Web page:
One Texas County recently arrested 23 parents who had been delinquent in making their child support payments.  The Child Support Division for that particular county took into custody 22 fathers and one mother who had not abided by their child support obligations.

A spokesperson for the Texas Attorney General’s office emphasized that these individuals had been given a number of opportunities to pay the back child support owed.  The office wanted to send the message concerning the consequences of not making these payments.

It is said that child support collected across Texas by the Attorney General’s office is more than $3.4 billion.  The one Texas County mentioned above has paid $282 million.

That we even need involvement of the state government in the collection of back child support payments is indicative of how great a problem this really is.  Unfortunately, the amount collected by the Attorney General’s office probably only touches upon all of the back child support that is really owed.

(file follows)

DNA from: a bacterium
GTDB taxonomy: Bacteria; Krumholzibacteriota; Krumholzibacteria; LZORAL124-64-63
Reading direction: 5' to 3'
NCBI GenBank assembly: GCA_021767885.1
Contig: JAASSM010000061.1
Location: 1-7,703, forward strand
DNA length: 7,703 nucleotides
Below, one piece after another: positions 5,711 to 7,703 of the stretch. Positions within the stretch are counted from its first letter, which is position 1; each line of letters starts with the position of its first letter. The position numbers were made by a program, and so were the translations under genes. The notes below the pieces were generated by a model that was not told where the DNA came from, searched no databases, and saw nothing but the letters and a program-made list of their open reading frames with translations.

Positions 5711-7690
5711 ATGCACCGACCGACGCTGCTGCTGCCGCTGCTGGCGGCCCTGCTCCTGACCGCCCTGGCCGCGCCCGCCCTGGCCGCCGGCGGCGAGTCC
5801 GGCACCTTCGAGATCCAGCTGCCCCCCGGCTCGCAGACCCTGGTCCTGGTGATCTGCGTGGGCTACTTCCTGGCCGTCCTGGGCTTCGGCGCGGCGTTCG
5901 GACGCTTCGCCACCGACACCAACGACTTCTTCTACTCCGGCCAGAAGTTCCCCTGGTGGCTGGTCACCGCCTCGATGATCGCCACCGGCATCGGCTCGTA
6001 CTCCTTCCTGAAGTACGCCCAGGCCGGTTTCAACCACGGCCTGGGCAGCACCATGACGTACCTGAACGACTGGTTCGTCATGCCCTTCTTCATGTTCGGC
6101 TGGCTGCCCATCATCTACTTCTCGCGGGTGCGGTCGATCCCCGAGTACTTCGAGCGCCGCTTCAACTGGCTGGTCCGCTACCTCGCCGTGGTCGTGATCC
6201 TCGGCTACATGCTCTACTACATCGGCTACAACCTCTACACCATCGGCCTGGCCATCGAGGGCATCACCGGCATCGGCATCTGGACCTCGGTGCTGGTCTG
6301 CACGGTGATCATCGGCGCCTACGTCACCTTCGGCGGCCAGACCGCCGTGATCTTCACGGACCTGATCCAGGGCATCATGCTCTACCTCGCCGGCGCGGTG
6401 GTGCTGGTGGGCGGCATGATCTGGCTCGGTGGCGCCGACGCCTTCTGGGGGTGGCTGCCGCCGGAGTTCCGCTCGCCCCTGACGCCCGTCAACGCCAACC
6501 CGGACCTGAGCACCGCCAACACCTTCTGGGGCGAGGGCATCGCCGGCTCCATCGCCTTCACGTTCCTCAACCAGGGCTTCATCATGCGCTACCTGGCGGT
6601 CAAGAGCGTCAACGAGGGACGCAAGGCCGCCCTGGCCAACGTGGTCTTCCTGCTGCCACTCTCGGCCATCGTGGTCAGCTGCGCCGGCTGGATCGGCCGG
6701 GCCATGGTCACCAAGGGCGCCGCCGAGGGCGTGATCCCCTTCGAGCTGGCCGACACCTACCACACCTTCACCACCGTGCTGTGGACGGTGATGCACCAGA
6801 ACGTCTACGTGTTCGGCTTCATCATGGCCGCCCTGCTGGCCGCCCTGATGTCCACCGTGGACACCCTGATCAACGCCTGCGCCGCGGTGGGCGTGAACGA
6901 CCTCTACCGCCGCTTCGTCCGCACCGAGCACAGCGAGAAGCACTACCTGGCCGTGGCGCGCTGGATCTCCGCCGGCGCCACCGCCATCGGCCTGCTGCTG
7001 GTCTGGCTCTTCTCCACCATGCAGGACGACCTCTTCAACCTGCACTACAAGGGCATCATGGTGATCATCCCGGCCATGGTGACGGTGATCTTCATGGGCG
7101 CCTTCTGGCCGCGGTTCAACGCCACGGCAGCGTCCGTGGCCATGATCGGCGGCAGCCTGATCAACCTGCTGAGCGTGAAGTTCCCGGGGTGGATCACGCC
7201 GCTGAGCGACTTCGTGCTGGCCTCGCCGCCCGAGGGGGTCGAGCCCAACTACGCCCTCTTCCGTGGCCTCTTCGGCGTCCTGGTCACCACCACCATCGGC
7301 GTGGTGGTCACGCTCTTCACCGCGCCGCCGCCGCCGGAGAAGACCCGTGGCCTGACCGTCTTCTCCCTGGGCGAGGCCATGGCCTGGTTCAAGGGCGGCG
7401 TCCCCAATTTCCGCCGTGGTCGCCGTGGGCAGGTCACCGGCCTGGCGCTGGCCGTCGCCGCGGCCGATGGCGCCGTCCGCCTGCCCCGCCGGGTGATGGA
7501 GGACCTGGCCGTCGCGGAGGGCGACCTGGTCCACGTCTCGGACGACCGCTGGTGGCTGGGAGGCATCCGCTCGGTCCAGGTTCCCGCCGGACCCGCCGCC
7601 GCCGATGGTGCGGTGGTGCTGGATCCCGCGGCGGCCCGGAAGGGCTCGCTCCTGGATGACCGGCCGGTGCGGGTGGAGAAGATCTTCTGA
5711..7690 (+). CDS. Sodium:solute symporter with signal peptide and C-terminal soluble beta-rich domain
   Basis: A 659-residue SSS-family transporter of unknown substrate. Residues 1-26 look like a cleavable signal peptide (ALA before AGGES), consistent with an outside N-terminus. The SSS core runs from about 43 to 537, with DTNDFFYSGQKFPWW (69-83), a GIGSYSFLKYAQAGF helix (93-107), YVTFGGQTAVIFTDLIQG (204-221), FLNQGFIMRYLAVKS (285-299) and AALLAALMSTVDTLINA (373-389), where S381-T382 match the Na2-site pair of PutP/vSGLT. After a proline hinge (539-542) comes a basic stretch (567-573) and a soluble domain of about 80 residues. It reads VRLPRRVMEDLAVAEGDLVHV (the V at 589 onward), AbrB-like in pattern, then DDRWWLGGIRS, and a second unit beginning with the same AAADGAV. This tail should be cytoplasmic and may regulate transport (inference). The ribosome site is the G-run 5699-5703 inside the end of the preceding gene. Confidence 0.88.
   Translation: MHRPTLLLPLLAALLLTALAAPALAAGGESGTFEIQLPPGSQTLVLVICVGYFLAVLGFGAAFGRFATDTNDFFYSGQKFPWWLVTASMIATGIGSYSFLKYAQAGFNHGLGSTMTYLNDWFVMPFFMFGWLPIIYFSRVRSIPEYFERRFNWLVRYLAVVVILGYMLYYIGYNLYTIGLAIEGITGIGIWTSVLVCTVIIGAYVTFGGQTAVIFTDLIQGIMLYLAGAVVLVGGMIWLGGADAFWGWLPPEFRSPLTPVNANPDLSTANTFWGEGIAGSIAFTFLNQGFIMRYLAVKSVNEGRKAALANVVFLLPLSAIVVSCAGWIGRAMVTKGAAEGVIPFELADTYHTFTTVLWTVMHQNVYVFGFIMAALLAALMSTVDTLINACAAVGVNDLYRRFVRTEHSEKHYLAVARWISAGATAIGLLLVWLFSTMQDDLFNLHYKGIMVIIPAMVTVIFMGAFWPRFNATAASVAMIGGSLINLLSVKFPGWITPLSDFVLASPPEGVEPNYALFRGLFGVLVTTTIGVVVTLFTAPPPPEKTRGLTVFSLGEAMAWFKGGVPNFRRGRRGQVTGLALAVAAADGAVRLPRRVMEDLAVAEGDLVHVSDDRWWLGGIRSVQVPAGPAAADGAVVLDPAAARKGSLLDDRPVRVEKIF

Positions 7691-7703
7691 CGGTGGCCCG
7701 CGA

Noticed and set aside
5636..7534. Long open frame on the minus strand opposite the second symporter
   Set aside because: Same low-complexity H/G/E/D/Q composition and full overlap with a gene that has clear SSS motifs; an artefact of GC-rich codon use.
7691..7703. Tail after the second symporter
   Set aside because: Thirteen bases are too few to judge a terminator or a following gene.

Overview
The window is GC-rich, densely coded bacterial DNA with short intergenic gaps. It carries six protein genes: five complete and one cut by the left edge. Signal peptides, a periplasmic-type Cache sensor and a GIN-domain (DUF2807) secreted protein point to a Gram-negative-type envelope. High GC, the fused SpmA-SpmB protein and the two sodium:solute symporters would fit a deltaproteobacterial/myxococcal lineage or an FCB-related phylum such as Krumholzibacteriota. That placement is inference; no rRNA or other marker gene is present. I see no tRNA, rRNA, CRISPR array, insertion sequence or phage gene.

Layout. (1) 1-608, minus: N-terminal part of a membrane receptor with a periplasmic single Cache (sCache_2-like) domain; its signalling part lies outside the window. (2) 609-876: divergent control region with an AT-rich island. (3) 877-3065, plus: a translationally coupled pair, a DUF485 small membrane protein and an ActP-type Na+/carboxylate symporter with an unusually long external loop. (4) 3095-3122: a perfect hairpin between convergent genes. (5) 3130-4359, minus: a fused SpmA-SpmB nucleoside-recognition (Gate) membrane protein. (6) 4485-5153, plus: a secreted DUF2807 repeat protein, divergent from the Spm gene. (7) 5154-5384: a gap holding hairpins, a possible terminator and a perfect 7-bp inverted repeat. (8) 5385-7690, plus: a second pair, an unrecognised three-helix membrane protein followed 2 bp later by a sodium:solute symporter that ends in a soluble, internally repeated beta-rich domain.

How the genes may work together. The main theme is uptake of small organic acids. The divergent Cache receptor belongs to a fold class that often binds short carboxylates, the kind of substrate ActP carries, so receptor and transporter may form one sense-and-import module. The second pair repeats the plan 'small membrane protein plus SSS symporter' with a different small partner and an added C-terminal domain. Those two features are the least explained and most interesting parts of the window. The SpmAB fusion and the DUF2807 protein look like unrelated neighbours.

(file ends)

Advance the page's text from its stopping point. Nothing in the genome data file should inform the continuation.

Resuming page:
Instances of delinquent child support often remain unresolved.  Self-employed parents, for example, can often hide money both from the courts and from the other parent.  Other parents will move to other locations in an attempt to avoid paying their obligations.

There are actions that family law attorneys can take to assist parents in collecting back child support payments. Enforcement actions can be taken in the courts, wages can be garnished and liens can be placed upon real estate and other property. Child support orders can also be modified allowing for temporarily lowered obligations if the other parent truly cannot come up with all of the money owed.

Parents may not understand that it is their child they are harming most by not honoring their child support payments.  Though the intentions of parents may be to withhold money from the former spouse, the child will sooner or later learn that one of their parents refused to provide payments for their benefit.

Source: Star-Telegram, “23 Tarrant County parents arrested for failing to pay child support,” Steve Campbell, July 29, 2013